You may wonder why I went back to 2002 for Charlie Stella’s novel JIMMY BENCHPRESS. I’ve wanted to read the man’s work for some time and this one was at the library. Anyway you have to start somewhere.
The novel’s principal character is Jimmy Mangino, fresh out of jail, looking for opportunities. He knows just where to look; Jimmy is waiting to become a made guy in a Brooklyn crime family. He zooms in a wannabe gangster named Larry Berra; not Yogi, Larry. Larry loaned $58,000 to a barber who has no hope of paying it back. He’s fallen under the wing of a made guy who can spot a fool and his money and knows how to separate them.
Larry has a beautiful girlfriend named Leanna. You could get the idea that she’s available to the highest bidder, an idea Jimmy puts into motion. He’s also hooked up with a guy trafficking in home made porn. Jimmy sees Larry as a cash cow and draws Leanna into a nasty game.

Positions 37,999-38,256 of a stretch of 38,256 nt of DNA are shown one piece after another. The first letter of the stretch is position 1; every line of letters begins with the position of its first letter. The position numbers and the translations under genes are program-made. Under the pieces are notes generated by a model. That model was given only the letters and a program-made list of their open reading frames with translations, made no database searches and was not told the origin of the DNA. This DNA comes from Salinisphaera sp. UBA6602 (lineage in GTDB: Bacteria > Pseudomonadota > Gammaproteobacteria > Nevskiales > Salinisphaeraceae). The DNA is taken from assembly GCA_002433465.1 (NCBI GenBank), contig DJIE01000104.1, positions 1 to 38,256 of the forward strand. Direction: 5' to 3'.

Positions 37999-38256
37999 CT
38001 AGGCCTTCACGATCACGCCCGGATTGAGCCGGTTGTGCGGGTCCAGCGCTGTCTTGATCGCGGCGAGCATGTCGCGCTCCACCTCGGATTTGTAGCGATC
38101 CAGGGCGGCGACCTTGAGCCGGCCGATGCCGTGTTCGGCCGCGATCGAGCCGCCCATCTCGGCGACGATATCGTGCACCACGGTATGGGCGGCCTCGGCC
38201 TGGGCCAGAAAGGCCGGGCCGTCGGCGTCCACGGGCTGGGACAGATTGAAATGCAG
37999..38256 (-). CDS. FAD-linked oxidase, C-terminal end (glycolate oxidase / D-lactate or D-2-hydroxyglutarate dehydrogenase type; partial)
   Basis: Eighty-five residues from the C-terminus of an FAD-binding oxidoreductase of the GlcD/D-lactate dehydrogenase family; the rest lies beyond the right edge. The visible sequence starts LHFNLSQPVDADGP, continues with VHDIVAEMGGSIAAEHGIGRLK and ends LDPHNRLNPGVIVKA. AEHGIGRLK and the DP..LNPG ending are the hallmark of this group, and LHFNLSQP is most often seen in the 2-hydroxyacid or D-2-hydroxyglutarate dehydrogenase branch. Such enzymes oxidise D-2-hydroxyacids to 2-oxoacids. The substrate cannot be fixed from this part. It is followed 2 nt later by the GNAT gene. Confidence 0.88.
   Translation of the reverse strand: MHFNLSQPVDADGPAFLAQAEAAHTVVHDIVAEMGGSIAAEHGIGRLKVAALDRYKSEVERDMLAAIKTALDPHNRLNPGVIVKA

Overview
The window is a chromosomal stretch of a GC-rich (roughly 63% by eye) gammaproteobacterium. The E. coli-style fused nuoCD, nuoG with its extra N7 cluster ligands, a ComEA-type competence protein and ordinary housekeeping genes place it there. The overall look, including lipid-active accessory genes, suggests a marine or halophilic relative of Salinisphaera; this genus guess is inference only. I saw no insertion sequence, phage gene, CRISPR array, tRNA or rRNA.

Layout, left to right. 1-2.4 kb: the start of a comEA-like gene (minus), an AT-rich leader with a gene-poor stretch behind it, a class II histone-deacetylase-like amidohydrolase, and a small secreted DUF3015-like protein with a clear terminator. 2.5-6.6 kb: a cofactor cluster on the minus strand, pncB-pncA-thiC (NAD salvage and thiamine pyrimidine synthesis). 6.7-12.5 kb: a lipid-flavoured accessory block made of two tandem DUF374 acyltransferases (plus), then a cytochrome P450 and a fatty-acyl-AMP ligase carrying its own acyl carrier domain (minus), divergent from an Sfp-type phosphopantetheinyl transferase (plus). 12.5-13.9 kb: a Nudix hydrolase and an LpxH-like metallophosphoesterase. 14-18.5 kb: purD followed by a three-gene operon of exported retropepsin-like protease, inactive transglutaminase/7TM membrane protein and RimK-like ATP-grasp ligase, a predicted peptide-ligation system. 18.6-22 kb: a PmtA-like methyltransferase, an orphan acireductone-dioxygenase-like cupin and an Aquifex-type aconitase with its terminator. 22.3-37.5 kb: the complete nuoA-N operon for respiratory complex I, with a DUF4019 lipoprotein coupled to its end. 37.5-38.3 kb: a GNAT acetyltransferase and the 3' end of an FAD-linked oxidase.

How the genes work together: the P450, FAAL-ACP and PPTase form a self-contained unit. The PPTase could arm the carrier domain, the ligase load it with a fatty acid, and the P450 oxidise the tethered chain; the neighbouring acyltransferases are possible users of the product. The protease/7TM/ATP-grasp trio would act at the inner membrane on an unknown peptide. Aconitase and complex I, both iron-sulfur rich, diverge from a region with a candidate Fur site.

Two cops from Organized Crime are watching the show. These guys have issues. One of them beat a child murderer half to death, the other is stalking his ex-wife. NYPD brass are trying to do damage control as the Feds develop sources inside the Brooklyn mob.
Charlie Stella doesn’t embellish the life Jimmy Benchpress has chosen. The novel snaps with brusque dialogue and quick bursts of violence. It’s hard to sort through the characters for someone likeable; maybe the old barber trying to defend his wife. Maybe the cop who doesn’t use suspects as punching bags. Certainly not Jimmy. Meeting Jimmy is like being run over by a sanitation truck, not once, but repeatedly.
The ending has a nice ironic twist. Jimmy gets what he wants, but the price is high. He’s cut a swath of mayhem from Manhattan to Canarsie. Charlie Stella shows you what two bit hoods do in their spare time. This isn’t the scenic tour of little old New York. If you want that, buy a postcard. If you want a fast-paced spin through Brooklyn, Charlie Stella is your man.